This article goes out to the Class of 2014 that just graduated. You are now a newly minted O.D. and I bet you have a myriad of emotions to sort through ranging from excitement to anticipation, and even anxiety. Unlike the first day of high school, college, or optometry school, this new phase of your life is less structured. There are no SATs, OATs, or prerequisite classes to take. There are no applications to fill out (well, with the exception of applying for licenses) and there is certainly no checklist made for you to check off. Luckily, you have NewGradOptometry.com to guide you through this new journey!
You will learn a tremendous amount during your first year as an O.D. Below are the top 6 lessons I encourage you to keep in mind as you approach the start of your new career.
1. Take a long vacation before residency or before working
Why? Because you have worked your tail off conquering a brutal optometry curriculum. You deserve it! You may be anxious to work for your first paycheck, but believe me, you’ll be glad you took a long vacation to re-cooperate. It will be very hard to get time off once you begin working.
2. Continue delayed gratification
Hey, you just graduated. Sure, buy something nice for yourself, but keep in mind that you have to pay off those student loans! I can't stress it enough - you MUST pay off those loans as soon as you can. I love talking to older, more seasoned doctors. Every doctor I've talked to invariably tells me that they wish someone would have told them how important it is to pay off student loans as fast as possible. Since you are no longer a student, your loans have now turned into a reality. This will give you some added motivation to pay off your loans as much as possible early on.
For some additional motivation, take a look at how interest rate is calculated:
Interest rate × current principal balance ÷ number of days in the year = daily interest
Now calculate how much more you will end up owing if you pay off the loans in say, 15 years versus 30 years!
3. Manage your expectations in your first year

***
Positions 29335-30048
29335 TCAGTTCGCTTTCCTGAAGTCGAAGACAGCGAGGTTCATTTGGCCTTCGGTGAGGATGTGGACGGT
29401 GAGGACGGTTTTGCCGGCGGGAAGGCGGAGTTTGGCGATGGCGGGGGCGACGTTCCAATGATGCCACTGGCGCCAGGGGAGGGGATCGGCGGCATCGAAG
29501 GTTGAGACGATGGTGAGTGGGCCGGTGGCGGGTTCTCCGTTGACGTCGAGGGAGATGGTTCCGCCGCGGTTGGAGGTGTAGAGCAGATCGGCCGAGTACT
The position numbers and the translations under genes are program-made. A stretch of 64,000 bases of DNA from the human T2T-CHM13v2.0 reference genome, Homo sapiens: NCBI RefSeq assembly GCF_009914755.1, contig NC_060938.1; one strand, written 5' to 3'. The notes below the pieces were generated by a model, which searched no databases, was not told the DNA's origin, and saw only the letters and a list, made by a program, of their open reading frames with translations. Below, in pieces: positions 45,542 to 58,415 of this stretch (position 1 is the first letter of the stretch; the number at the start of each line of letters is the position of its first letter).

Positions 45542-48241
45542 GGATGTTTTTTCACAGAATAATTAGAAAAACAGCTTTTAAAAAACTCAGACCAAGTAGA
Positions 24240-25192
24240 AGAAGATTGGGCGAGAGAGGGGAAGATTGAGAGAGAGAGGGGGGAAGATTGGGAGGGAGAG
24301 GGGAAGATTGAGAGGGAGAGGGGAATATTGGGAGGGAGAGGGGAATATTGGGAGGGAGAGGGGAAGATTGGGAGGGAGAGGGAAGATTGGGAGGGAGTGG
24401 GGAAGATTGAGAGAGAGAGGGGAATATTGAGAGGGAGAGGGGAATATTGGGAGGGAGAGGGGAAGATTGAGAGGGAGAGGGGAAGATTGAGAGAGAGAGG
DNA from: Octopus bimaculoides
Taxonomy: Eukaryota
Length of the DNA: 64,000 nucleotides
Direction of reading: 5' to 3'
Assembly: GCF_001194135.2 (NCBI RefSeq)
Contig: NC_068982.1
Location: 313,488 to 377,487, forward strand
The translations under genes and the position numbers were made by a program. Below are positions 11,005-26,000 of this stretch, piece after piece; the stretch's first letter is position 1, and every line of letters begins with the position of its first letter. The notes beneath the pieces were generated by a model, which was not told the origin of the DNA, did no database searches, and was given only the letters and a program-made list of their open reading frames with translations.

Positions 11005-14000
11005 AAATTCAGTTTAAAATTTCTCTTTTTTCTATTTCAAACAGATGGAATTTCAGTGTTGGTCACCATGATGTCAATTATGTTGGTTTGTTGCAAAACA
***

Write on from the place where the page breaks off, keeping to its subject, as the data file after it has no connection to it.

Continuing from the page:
Ryan Corte wrote a great article on managing expectations.
I've found that my happiest O.D. friends are the ones that managed their expectations well. Some had prior connections with a practice and knew ahead of time there’d be a job waiting – if this applies to you, great! You’re smart for thinking ahead.
Then there are the rest of us. When I first graduated, I must have worked at 10 different places. In some offices, I was a fill in for 1 day, and others I stayed for a week or two. It took a few months before I found something I was truly happy with. Do not expect to find your dream job right away and certainly don't expect to have your desired salary right off the bat. You've worked hard to get here and deserve an awesome job with a great salary, but you will have to work equally as hard until you find the perfect one. Be patient and confident!
4. DO NOT settle for a job you are unhappy with
The truth is, we all settle. It's a normal part of life. But, the one area you should never settle on is your job. If you settle on your job, you are in for one long and unhappy ride.
Remember, you spend much of your working hours at the office! An ideal job should be one that does not conflict with your core values - from the people who you work with, to your boss and policies of the office.
5. Show appreciation to your staff and colleagues
A big reason why I love my job is that I get to work with great people including our receptionists, techs, scribes, and other doctors in the office. Your job will get busy, but don't forget to smile and ask them how they are. Don't be afraid to show your appreciation from time to time! These genuine intentions will create a positive work environment that patients and colleagues will feel. As an added bonus, it's great for business too!
6. Take care of yourself, physically and emotionally
This is self-explanatory, and the fact that you've passed optometry school and your boards means that you are probably adept at this. But once you start working, it's important that you're healthy emotionally and physically to do your job well, take care of others, and make money to live the life that you want.